Wearable Homes, 2004 - ongoing
The Mobility of Home
In the initial stages of designing and creating the Wearable Home, I considered the significance of architecture and how it relates to events, places, and emotions. Architecture is the interplay between physical space, network space, and mental space. As the world gets smaller, architecture will be less about cultural affinities and relate more to economic globalization. The wearable home may soon be the epitome of a globalized state. It is quite likely that with either the user-driven innovations of an open source collaboration and exchange, or a narrowing of actual product choice and a widening of perceived product choice; we will weed through and add to a variety of ideas, which, finally, will not create endless choices but fewer, similar choices.
The fabric used is an outerlayer combination of Kaiok, a phase change material like Outlast® Adaptive Comfort®, waterproof Cordura, Solarweave UV protectant fabric, and the inner muslin layer. The fabric has the ability to keep the body at a comfortable temperature no matter the weather. The encapsulated warmers (like those found in electric blankets) are also woven into the innermost layer of the home, and through sensors, are adjusted to your bodies temperature and keep the home warm or cool on the inside to counteract the outside. The electronic silver threads in the fabric connecting to the sensors (one at the wrist and one at the ear for the healthy person) will give wearers the ability to monitor themselves, their health and introspectively study themselves, as well as monitor the outdoor conditions, and transmit information to one another, currently through a ZigBee connection or secure nodal random key coding and patterning frequency that can be set up to directly interface with another person’s home and information. This infrastructure will be able to receive signals from satellite and aid in GPS, mapping VA goggles, cel-sat and Internet. The middle portion of the home can inflate in water and the stomach portion expands to hold objects of devotion or dedication or need, but this area is generally kept belted in. Will we have babies traditionally? This area can expand to make room for a baby or for babies.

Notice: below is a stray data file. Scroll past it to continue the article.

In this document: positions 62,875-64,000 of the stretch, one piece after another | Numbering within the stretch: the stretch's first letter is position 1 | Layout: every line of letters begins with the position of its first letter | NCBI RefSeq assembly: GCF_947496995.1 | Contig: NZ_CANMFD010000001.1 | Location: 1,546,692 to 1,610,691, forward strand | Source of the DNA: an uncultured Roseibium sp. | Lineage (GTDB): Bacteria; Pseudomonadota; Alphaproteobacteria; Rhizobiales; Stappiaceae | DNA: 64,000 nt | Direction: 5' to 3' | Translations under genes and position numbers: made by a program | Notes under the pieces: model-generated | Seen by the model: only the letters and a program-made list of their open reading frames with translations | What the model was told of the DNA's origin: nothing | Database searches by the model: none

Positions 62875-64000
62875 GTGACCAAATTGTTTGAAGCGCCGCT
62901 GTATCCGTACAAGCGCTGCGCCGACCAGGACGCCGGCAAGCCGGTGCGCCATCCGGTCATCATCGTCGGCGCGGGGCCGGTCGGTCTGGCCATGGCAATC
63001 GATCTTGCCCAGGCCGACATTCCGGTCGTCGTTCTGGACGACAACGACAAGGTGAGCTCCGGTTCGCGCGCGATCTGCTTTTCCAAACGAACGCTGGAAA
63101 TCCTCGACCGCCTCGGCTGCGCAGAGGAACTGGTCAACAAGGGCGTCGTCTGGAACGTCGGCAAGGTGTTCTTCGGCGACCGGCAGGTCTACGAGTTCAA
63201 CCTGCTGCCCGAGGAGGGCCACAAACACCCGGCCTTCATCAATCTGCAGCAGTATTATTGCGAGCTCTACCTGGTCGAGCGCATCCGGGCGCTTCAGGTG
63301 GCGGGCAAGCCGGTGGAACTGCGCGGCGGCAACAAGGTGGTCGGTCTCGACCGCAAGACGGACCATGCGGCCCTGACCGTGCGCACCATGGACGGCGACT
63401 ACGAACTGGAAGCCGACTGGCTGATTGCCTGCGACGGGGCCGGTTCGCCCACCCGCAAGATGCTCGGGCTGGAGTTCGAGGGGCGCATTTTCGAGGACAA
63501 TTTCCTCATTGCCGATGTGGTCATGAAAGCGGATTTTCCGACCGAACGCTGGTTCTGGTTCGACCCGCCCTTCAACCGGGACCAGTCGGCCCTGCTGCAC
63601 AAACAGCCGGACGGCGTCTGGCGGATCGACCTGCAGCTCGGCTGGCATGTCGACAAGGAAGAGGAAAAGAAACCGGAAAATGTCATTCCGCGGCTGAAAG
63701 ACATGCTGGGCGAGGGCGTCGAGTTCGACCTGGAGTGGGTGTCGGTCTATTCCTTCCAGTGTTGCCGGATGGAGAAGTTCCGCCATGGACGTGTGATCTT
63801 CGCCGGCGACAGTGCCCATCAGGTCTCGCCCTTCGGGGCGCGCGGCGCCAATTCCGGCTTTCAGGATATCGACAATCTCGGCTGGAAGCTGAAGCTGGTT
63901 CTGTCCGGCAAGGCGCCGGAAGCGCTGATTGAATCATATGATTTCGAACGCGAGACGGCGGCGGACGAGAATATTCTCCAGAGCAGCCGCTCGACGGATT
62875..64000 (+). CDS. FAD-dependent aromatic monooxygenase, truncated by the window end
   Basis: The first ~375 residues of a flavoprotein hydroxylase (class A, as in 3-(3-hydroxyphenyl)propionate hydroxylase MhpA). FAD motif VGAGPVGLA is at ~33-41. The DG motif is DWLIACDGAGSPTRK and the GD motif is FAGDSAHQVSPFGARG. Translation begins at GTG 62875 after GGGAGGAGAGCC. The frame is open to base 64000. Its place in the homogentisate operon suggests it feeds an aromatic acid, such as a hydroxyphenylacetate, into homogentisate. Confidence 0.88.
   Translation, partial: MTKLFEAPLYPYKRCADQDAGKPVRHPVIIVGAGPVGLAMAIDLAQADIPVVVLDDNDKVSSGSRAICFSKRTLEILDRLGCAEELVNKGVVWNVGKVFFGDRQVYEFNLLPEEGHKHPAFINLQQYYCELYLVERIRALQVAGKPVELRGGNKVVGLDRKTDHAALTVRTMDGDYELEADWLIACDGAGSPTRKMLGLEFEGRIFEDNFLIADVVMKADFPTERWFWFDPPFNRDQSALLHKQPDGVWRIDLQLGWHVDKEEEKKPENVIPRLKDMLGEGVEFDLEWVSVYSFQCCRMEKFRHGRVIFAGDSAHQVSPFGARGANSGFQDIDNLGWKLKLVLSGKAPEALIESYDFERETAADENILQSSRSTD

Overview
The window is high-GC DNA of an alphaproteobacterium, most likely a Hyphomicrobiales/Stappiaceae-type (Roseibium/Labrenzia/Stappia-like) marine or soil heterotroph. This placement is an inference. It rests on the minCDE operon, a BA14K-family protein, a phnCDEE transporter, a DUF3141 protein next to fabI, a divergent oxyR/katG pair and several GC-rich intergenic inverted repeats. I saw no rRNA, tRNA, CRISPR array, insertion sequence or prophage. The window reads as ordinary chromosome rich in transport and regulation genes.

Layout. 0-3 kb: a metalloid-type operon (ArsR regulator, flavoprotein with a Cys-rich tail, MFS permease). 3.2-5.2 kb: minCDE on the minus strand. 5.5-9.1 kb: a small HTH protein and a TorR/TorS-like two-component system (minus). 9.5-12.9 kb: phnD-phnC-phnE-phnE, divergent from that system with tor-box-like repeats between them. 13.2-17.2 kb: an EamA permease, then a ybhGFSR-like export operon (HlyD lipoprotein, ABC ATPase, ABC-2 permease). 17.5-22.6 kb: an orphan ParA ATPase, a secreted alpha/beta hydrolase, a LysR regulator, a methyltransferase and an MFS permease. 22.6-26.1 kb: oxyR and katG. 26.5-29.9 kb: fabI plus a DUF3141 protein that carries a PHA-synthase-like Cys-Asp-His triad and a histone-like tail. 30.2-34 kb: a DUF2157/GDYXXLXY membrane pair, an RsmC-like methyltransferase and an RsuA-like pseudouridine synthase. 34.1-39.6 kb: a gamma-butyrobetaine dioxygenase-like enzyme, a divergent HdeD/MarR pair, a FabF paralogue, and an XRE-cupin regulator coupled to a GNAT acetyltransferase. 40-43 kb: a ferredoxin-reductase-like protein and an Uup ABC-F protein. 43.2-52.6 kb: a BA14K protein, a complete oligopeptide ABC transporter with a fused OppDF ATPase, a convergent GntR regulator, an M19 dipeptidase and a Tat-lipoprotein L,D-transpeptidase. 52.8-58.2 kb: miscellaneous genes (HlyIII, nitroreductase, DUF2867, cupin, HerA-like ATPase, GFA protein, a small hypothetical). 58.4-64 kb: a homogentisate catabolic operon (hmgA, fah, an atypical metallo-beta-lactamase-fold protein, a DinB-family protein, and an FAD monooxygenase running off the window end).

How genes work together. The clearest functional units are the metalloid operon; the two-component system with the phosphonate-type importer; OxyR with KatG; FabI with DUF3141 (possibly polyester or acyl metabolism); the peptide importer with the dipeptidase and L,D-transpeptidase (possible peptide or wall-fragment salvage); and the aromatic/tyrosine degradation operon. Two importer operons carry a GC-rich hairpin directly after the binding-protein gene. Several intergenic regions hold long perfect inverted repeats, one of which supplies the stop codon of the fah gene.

A water purification device should be housed. However, the wearer can make his or her own with a few containers, a muslin fabric, stones, sand, and activated charcoal (the best way to make your own activated charcoal is to burn coconut shells and let the fire smolder underneath leaves of some kind, depleting the oxygen while the shell ashes).
The Wearable Home is for a time when contemporary architecture provides temporal services, it become a space we move in and out of daily, and do not need or depend on. Our business is worldwide, our self is a receptacle or vessel for global connectivity and we have perhaps less need for the physical world. Many of our jobs will become more idea-oriented, and for progressive companies (which one must be to succeed in our globally-competitive world) wherever we get our best work done, it will be done, and we will deliver it via the web and rely on video conferencing or face-to-face meetings that involve travel and meeting cohorts overseas, most of the work-day. We gently become a global culture obsessed with the creation of ideas, of survival or the aid of mass-survival. The physical world becomes a place to enjoy through travel, avoid through the insularity of the wearable home, the omnipresent Internet and reprocessing of the physical world through media.